As our nation reels from the mass shootings in Dallas, Orlando, Charleston, San Bernardino and countless other senseless tragedies, we look to communities of faith for strength and solutions. Bishop Eugene Sutton is a reservoir of both.
As head of the Episcopal Diocese of Maryland and co-founder of Bishops United Against Gun Violence (BUAGV), Sutton is harnessing the convening power of church leaders to counter the epidemic of gun violence in our country. What started out as several bishops coming together after Sandy Hook turned into more than 60 bishops dedicated to confronting the idolatry of violence.
“Faith leaders are in the healing business,” said Sutton. “And violence is a disease. We’re challenging the disease.”
The initiative empowers faith leaders to have difficult conversations about gun violence in their communities and to advocate for common-sense gun laws.
Under Sutton’s leadership, the group has brought together a diverse coalition of faith leaders — Catholics, Protestants, Jews, and others — and successfully lobbied for the passage of the Maryland Firearm Prevention Act in 2013, which limits access to assault weapons and excludes guns from schools. “We as a nation have worshipped for far too long at the altar of the gun” he said. “We put our faith in firearms instead of faith in God.”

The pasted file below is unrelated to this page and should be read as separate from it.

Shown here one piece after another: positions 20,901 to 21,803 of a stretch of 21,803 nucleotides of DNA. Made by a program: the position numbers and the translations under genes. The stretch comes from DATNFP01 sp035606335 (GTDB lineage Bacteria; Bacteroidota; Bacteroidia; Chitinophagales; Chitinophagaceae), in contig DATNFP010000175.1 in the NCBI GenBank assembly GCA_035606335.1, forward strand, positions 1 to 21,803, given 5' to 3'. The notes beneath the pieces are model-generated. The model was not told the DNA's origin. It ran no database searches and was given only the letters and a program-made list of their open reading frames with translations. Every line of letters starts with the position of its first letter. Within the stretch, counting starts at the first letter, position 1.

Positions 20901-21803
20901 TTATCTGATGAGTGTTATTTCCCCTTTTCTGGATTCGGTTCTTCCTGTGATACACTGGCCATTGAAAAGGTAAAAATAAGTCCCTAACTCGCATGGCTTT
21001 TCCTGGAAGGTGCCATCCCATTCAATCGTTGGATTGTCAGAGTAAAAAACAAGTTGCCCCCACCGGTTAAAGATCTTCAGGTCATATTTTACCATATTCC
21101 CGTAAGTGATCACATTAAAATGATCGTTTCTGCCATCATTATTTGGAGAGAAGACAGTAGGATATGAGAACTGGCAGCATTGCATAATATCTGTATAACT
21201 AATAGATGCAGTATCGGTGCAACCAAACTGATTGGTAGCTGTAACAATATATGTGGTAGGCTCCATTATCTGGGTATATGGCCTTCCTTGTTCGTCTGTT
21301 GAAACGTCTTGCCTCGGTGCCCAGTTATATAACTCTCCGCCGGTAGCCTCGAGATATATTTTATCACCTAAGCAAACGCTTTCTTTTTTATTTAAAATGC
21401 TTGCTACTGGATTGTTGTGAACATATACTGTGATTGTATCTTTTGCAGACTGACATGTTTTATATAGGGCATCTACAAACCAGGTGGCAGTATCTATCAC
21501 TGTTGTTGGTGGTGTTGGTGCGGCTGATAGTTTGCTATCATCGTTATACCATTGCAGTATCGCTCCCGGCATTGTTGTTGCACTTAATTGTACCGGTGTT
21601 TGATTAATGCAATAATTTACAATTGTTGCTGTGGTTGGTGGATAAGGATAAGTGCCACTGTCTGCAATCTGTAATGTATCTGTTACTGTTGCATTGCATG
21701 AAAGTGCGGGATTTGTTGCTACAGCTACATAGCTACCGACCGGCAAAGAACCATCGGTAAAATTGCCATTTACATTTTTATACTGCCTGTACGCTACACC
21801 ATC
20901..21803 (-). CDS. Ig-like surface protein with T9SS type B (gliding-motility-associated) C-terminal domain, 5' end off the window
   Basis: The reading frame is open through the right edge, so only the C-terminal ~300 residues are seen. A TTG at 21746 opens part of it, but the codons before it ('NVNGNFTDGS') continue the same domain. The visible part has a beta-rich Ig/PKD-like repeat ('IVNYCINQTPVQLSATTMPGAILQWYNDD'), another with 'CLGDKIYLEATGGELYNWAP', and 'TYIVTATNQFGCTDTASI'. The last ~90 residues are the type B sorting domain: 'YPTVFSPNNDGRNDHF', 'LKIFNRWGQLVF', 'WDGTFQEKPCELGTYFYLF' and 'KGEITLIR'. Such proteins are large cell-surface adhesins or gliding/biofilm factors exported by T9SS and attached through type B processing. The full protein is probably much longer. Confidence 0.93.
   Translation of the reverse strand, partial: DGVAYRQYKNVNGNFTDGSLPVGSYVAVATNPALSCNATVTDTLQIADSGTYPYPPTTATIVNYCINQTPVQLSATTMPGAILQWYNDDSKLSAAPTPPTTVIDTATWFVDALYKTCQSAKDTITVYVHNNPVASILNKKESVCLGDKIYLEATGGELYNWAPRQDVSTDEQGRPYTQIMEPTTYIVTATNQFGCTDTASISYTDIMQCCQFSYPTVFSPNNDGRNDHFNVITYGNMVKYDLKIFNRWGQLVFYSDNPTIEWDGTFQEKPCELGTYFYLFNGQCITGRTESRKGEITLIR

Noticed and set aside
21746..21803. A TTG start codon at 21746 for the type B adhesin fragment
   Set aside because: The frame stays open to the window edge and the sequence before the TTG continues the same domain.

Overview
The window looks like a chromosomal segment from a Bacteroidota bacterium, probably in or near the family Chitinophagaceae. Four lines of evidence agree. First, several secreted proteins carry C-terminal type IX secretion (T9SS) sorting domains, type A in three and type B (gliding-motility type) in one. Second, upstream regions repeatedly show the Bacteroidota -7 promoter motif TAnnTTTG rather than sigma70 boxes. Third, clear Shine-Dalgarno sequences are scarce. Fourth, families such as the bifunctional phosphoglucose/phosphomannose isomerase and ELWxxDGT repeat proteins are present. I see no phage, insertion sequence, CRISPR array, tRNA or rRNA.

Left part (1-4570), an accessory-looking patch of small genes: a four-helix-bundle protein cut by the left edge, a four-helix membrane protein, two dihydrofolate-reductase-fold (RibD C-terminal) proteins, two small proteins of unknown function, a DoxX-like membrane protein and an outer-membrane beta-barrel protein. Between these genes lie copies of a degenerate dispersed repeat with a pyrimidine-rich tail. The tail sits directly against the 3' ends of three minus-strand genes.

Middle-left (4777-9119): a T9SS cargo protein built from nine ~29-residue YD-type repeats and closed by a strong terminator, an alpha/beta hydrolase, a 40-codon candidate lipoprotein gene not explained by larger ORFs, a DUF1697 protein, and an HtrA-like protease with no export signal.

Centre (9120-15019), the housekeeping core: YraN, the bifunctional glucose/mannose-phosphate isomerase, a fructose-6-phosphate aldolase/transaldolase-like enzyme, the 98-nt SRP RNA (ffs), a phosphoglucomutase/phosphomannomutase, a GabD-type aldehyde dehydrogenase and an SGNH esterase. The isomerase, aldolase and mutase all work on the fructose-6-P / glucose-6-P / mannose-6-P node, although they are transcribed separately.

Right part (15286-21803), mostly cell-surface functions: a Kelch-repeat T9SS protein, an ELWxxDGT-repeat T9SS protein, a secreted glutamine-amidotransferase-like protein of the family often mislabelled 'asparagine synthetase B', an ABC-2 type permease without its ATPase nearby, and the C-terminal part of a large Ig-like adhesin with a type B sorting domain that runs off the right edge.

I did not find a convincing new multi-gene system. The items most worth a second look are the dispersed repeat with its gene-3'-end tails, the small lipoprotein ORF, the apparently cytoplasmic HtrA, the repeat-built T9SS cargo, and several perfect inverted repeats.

What gives Sutton the motivation to take time out of his busy schedule overseeing more than 100 schools, churches, and institutions in the episcopal church? In one word: hope. “I get up in the morning because it’s going to happen. We are going to win this battle against gun violence. There is a greater spirit at work than the spirit of violence.”
To those who wish to do the work of God that Sutton has accomplished he says: “Keep walking, and first learn to listen to one another. Do a lot of listening with those whom you think are your enemies. It can go a long way.”